a fight.

Alina Szapocznikow,
Coloured polyester resin,
electrical wiring, metal

Lynda Benglis, Louise Bourgeois and Alina Szapocznikow
"After Awkward Objects"
at Hauser and Wirth here.

17 November – 19 December 2009,
Hauser & Wirth London, Piccadilly

taken from Hauser and Wirth press release...

"At the age of 20, after surviving the horrors of the Holocaust,
Alina trained as a sculptor and eventually worked in
Paris. After being diagnosed with tuberculosis in 1951 she
returned to Poland where she adopted a son and participated
extensively in the Polish artistic scene. In 1962,
Szapocznikow was offered a solo show in the Polish Pavilion
at the Venice Biennale. The following year she moved
back to Paris where she became friends with the art critic
and founder of the Nouveau Realisme movement, Pierre
Restany, and started to produce casts of her breasts,
stomach and legs.
Szapocznikow documented her own body early in her
artistic career in bronze and stone. In 1963, the artist began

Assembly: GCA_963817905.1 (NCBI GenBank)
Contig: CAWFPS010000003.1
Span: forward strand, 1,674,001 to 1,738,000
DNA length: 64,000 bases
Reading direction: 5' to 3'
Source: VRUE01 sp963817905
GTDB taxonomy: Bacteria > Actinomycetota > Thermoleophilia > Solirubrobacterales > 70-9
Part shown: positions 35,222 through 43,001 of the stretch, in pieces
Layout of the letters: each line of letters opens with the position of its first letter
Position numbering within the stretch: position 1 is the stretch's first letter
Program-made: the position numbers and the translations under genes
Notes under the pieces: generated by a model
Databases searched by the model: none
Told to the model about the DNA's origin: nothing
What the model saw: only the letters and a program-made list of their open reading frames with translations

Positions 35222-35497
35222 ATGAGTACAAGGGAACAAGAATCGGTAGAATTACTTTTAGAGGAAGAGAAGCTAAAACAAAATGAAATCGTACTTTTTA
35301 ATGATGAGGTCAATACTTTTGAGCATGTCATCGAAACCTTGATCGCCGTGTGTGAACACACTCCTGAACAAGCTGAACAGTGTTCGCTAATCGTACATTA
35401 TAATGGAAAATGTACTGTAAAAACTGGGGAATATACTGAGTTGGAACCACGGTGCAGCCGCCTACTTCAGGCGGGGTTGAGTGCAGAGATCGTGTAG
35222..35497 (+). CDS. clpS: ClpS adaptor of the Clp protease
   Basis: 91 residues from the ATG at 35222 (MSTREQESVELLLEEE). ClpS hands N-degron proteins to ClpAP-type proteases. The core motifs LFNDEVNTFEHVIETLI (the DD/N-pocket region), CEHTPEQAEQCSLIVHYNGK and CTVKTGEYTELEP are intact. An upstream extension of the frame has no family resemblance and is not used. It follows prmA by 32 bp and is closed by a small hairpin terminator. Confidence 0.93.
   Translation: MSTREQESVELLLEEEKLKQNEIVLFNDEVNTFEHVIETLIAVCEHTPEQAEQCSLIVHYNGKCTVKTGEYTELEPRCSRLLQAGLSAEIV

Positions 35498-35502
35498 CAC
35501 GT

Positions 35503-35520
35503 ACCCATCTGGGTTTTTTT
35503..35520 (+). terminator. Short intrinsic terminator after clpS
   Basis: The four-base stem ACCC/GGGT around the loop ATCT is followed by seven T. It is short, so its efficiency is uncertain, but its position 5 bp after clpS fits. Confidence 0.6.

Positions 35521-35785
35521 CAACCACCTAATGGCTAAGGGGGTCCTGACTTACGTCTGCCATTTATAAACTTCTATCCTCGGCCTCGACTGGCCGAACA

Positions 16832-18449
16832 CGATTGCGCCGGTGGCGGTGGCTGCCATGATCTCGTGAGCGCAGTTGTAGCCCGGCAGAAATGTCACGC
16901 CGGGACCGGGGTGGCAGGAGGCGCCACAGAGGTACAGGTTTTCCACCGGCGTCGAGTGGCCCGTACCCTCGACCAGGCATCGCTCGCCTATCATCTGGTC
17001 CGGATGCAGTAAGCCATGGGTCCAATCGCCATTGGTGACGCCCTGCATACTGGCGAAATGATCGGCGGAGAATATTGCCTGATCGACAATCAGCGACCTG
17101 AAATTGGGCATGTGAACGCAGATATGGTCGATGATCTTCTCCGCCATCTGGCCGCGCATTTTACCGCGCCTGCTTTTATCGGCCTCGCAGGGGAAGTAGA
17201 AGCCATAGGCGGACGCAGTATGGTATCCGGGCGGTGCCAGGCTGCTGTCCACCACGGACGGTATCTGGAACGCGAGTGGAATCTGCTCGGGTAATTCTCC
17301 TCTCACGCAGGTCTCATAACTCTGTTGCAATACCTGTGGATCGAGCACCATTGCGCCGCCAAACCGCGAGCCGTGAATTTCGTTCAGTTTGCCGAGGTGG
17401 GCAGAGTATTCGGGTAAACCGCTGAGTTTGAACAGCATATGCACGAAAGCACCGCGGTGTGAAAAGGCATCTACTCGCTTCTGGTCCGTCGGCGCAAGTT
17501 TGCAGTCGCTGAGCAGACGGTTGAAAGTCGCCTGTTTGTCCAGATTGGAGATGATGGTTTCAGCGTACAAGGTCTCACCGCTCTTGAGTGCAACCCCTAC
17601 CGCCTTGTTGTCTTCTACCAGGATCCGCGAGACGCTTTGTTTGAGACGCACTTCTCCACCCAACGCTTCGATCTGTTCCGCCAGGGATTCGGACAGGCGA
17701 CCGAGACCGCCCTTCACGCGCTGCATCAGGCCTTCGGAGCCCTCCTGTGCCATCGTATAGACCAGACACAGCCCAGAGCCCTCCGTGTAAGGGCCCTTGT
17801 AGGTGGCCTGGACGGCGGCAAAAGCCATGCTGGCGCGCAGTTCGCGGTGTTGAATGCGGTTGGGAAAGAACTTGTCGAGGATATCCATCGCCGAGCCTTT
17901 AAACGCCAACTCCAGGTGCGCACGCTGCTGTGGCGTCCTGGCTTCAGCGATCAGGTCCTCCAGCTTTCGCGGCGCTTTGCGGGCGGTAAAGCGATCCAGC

to combine fragmented body parts with revolutionary
sculpting materials including polyester and polyurethane.
Five years later in 1968, Szapocznikow was diagnosed
with breast cancer and that same year began to make her
‘tumour’ sculptures using resin, gauze, crumpled newspapers
and photographs. Through casts of the human
body, the artist intended to document the impermanence
of the body as a source of pain, trauma and truth. A
Holocaust survivor, a Jewish woman with a history of sickness
tattooed on her body and deprived of any prospects
of maternity, Szapocznikow’s biography is integral to
understanding her artistic achievement. Despite her early
death in 1973 at the age of 47 from breast cancer and
her detachment from the international art scene for the
majority of her life, Szapocznikow can be placed amongst
the greatest female artists of her time. She gave form to
trauma, capturing the volatility of life, its paradoxes and
absurdities and her artistic legacy can still be felt today."